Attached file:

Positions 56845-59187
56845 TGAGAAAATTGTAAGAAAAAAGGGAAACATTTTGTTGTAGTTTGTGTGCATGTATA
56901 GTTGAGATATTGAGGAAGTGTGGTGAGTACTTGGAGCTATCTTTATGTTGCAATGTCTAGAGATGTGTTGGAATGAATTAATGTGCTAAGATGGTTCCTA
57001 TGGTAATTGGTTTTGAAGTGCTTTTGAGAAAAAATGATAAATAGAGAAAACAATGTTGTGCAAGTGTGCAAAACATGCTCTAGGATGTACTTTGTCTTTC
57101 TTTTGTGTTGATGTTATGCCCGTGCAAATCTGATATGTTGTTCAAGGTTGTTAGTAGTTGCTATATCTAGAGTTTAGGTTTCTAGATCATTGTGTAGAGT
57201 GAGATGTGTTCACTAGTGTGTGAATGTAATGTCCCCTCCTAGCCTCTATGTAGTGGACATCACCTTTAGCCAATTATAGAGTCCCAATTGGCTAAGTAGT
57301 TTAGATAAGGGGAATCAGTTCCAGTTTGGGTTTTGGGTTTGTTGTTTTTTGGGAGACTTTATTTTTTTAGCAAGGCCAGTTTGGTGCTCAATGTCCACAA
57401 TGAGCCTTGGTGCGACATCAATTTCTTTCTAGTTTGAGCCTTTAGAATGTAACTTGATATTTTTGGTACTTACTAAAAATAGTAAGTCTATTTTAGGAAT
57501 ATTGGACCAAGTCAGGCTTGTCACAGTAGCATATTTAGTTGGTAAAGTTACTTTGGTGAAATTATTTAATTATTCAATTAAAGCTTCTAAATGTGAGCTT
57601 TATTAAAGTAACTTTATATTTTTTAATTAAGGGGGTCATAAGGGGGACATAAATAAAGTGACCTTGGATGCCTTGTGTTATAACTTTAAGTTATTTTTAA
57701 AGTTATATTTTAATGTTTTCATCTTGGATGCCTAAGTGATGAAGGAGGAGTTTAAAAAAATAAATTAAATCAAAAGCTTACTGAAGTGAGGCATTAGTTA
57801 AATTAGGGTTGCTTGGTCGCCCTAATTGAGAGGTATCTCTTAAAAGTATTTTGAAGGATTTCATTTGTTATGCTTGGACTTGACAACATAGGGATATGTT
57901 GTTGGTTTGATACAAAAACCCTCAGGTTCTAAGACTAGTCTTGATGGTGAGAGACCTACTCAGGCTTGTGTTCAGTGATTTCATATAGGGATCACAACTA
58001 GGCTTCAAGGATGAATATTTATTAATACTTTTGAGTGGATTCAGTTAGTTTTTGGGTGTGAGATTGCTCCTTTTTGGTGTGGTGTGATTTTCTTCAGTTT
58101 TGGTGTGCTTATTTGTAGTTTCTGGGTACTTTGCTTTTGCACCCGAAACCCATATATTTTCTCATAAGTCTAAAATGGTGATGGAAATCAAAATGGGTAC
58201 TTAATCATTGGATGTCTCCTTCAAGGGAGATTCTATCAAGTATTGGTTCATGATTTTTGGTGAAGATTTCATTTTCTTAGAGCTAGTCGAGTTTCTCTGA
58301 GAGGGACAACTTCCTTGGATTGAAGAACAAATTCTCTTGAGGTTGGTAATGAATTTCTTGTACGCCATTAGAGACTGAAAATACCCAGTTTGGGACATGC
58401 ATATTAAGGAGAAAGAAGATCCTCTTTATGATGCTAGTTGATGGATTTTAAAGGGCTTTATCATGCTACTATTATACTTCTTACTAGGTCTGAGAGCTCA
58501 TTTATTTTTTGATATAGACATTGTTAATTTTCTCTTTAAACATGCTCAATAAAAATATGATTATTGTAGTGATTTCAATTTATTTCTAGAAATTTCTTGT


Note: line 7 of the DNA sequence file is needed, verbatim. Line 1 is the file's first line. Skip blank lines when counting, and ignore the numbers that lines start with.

57301 TTAGATAAGGGGAATCAGTTCCAGTTTGGGTTTTGGGTTTGTTGTTTTTTGGGAGACTTTATTTTTTTAGCAAGGCCAGTTTGGTGCTCAATGTCCACAA